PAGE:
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A stone row (or stone alignment), is a linear arrangement of upright, parallel megalithic standing stones set at intervals along a common axis or series of axes, usually dating from the later Neolithic or Bronze Age. Rows may be individual or grouped, and three or more stones aligned can constitute a stone row.
Stone rows can be few metres or several kilometres in length and made from stones that can be as tall as 2m, although 1m high stones are more common. The terminals of many rows have the largest stones and other megalithic features are sometimes sited at the ends, especially burial cairns. The stones are placed at intervals and may vary in height along the sequence, to provide a graduated appearance, though it is not known whether this was done deliberately. Stone rows were erected by the later Neolithic and Bronze Age peoples in the British Isles, parts of Scandinavia and northern France.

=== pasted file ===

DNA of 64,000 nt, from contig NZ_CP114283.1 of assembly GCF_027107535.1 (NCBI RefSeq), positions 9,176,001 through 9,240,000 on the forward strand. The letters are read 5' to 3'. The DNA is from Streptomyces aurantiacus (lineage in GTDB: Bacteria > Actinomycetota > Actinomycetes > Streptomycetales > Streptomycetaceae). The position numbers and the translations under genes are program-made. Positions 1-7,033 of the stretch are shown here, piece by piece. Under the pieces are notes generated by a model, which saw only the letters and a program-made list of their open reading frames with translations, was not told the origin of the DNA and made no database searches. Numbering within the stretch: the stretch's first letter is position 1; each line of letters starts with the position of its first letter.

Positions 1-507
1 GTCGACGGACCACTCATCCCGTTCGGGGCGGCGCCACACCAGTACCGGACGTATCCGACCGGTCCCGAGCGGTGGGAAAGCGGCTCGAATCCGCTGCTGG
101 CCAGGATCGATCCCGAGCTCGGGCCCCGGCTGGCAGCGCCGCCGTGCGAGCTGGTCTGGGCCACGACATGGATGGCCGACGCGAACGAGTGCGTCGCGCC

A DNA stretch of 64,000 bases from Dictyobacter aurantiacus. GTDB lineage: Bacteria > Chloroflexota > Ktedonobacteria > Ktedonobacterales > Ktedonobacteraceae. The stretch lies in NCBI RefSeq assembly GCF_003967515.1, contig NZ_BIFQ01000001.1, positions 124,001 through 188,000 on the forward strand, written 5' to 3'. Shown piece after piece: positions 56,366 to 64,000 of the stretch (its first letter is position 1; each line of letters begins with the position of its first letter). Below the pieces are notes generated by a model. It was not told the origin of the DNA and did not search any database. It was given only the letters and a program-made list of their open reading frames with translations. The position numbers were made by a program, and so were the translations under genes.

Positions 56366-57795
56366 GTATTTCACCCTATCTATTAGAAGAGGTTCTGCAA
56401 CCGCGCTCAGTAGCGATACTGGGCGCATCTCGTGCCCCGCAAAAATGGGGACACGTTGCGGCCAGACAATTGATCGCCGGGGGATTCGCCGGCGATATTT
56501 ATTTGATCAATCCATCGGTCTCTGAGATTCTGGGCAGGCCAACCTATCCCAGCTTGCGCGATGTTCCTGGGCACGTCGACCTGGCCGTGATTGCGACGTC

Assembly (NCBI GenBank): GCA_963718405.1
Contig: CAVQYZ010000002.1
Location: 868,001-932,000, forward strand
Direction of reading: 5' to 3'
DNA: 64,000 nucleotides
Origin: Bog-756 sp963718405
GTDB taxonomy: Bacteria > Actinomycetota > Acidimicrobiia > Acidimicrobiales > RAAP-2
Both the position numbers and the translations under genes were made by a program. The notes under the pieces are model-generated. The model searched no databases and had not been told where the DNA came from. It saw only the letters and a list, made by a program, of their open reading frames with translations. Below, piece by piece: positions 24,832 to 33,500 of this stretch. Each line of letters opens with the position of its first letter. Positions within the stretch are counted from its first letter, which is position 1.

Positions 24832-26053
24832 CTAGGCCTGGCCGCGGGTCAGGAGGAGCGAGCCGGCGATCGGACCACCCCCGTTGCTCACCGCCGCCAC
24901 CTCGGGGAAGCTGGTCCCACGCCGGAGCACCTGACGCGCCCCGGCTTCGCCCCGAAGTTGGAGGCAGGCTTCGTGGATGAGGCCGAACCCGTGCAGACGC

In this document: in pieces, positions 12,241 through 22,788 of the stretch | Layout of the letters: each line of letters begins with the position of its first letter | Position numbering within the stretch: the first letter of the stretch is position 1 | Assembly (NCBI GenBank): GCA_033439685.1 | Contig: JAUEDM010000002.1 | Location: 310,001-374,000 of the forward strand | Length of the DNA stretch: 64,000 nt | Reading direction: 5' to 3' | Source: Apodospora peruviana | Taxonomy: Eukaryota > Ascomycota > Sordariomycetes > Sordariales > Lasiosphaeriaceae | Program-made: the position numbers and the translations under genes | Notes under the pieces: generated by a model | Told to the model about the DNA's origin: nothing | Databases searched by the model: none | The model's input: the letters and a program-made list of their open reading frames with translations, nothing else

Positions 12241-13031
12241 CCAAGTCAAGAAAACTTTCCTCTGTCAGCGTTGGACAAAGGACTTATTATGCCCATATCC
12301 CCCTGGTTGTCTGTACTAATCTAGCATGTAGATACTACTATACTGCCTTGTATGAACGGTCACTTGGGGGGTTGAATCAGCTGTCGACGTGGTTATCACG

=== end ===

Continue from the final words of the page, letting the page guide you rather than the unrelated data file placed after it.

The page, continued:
The most famous example is the Carnac stones, a complex of stone rows around Carnac in Brittany. There are a number of examples on Dartmoor including the row at Stall Down and three rows at Drizzlecombe and the Hill O Many Stanes in Caithness. In Britain they are exclusively found in isolated moorland areas. The term alignment is sometimes taken to imply that the rows were placed purposely in relation to other factors such as other monuments or topographical or astronomical features. Archaeologists treat stone rows as discrete features however and alignment refers to the stones being lined up with one another rather than anything else. Their purpose is thought to be religious or ceremonial perhaps marking a processual route. Another theory is that each generation would erect a new stone to contribute to a sequence that demonstrated a people's continual presence.
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